I was making the rounds at local antique shops the other day, and had a pretty good hunt searching for some vintage pop culture items to add to my collection. I found some cool things for the display shelf, but then at the Pink House Antiques shop in Manassas, I found this bad boy that will need a shelf all its own:
This is a vintage 1970’2 Nishijin Pachinko machine from Japan and is so incredibly cool. From Wikipedia:
Pachinko is a Japanese gaming device used for amusement and gambling. A pachinko machine resembles a vertical pinball machine, but with no flippers and a large number of relatively small balls. The player fires a ball up into the machine, controlling only its initial speed. The ball then cascades down through a dense forest of pins. In most cases, the ball falls to the bottom and is lost, but if it instead goes into certain pockets, more balls are released as a jackpot.
I’ve always wanted one of these machines and knew from searching for them on eBay that they cost around $100-150, but then you have to add $50 for shipping, so I never pulled the trigger and bought one–until now. Here’s the actual price tag that was on the machine:
After chatting with the shop owner for a bit, it was obvious he wanted to get rid of this and free up some valuable floor space. He asked if I’d take it for $45, then $35. I eventually bundled it with a few other items and got it for for even less. $25 freakin’ dollars and this beauty was gleefully loaded in the trunk of my car. No way was I going to pass on that deal.
You gotta love the built-in ashtray!
I couldn’t wait to load the balls and flip the lever. With a little tinkering, I got the machine to work and was blissfully flipping away, mesmerized by the balls bouncing on the pins.
These vintage Pachinko machines may look complicated, but they’re actually not too bad. A quick trip to Youtube provides plenty of instructional videos on how to fix and maintain them.
It might be a stretch to consider this “pop culture” but if you lived in Japan in the 70’s, I bet you couldn’t walk down the street without hearing these machines being played, with their bells dinging non-stop. They are pretty darn cool and my kids are already having a blast with it.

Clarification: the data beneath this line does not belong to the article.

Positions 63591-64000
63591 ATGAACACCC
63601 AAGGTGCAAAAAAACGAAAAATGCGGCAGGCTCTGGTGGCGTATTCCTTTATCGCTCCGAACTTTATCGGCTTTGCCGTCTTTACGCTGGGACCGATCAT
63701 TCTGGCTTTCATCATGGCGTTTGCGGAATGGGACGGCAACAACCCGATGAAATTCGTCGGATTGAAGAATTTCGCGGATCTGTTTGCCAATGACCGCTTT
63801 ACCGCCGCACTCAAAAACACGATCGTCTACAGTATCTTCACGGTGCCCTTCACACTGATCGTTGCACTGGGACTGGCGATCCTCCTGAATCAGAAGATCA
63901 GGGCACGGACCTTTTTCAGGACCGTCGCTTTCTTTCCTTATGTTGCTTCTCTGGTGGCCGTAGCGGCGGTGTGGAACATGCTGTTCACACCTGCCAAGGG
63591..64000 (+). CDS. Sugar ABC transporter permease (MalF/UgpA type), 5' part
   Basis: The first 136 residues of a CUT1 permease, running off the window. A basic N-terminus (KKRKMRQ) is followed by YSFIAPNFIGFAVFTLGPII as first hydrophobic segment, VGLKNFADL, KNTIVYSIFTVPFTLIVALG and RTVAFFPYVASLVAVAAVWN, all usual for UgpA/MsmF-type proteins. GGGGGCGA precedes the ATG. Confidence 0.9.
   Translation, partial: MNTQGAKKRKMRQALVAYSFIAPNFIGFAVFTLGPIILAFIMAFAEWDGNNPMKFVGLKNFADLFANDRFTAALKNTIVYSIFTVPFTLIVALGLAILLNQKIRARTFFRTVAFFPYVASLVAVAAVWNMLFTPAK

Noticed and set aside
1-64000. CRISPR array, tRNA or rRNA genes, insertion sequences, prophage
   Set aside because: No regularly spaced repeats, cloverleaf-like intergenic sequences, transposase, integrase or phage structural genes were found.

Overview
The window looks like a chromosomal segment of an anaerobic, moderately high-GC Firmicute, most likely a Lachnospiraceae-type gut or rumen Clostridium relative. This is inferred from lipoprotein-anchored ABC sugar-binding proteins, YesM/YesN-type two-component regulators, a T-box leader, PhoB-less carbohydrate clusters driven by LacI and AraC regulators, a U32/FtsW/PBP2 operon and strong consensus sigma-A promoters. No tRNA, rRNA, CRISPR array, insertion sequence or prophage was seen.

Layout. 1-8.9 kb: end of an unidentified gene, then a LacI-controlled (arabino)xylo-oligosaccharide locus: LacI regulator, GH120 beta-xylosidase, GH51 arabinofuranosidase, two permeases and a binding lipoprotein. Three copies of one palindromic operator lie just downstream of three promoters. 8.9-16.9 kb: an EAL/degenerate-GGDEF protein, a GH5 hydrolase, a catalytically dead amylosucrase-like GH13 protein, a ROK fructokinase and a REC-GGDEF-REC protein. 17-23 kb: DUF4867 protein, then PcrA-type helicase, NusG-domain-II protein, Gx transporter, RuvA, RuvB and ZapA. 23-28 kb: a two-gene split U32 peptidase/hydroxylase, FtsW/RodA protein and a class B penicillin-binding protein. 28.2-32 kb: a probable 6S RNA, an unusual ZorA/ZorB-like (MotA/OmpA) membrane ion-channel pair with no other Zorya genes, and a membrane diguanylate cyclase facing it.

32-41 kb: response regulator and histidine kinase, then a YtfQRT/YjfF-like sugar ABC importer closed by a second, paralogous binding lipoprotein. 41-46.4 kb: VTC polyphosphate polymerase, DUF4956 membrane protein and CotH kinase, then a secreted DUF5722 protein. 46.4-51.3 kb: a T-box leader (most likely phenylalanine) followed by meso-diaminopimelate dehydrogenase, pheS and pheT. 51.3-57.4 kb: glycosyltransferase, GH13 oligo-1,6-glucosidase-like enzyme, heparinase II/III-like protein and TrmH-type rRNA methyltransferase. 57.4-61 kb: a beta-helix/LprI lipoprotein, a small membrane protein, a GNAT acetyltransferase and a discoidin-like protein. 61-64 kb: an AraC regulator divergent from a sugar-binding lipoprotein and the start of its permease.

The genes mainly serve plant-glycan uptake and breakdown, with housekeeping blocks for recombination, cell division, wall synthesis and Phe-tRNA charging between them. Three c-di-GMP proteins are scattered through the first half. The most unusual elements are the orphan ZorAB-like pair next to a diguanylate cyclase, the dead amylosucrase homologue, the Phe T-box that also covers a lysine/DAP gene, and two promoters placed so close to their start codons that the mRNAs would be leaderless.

the pizza says
that’s pretty awesome. $25 is a steal, too. I saw one at flea market that I considered buying but was scared off because it looked way too complicated
If there were broken pieces or cracked glass, then I would have walked away, but luckily it was in good shape. I’m not too mechanically-inclined, but there really isn’t a whole lot going on, despite what it looks like on the back.
Love it! We have two newer slot machines from Japan and a pinball machine from the late 60’s.. So much fun to have!
I love the newer ones with all the lights and noise. Maybe lightning will strike again and I’ll find one of those someday. The hunt is always on!
Sweet baby Jesus….$25 is a steal for a thing of such unrivaled beauty! Excellent find.
Paxton Holley says
Oh, very nice! The machine is gorgeous. And such a great price. Well done, my friend.
The Pachinko gambling parlors in Japan are always noisy, bright, colorful, smoke-filled, and usually packed tight with patrons. On my visits to Japan I’ve only poked my head in. Definitely pop culture stuff. Love the design of the machine. I can see how it can become addictive.
Hey i’m glad you got it working! ill keep in mind things you might like at auctions, so stop back by anytime
Will do! I always enjoy looking around in your shop. Thanks Again!
(For those interested, this Pachinko machine was found at the Pink House Antiques store in Manassas, VA. Check them out if you’re in the area.)
liem hauer says
like like like neverthetless
DAVID GRAHAM says
I have many of these machine for sale i put some on Ebay and others by word of mouth, i completely restore these, they are so beautiful after they are done.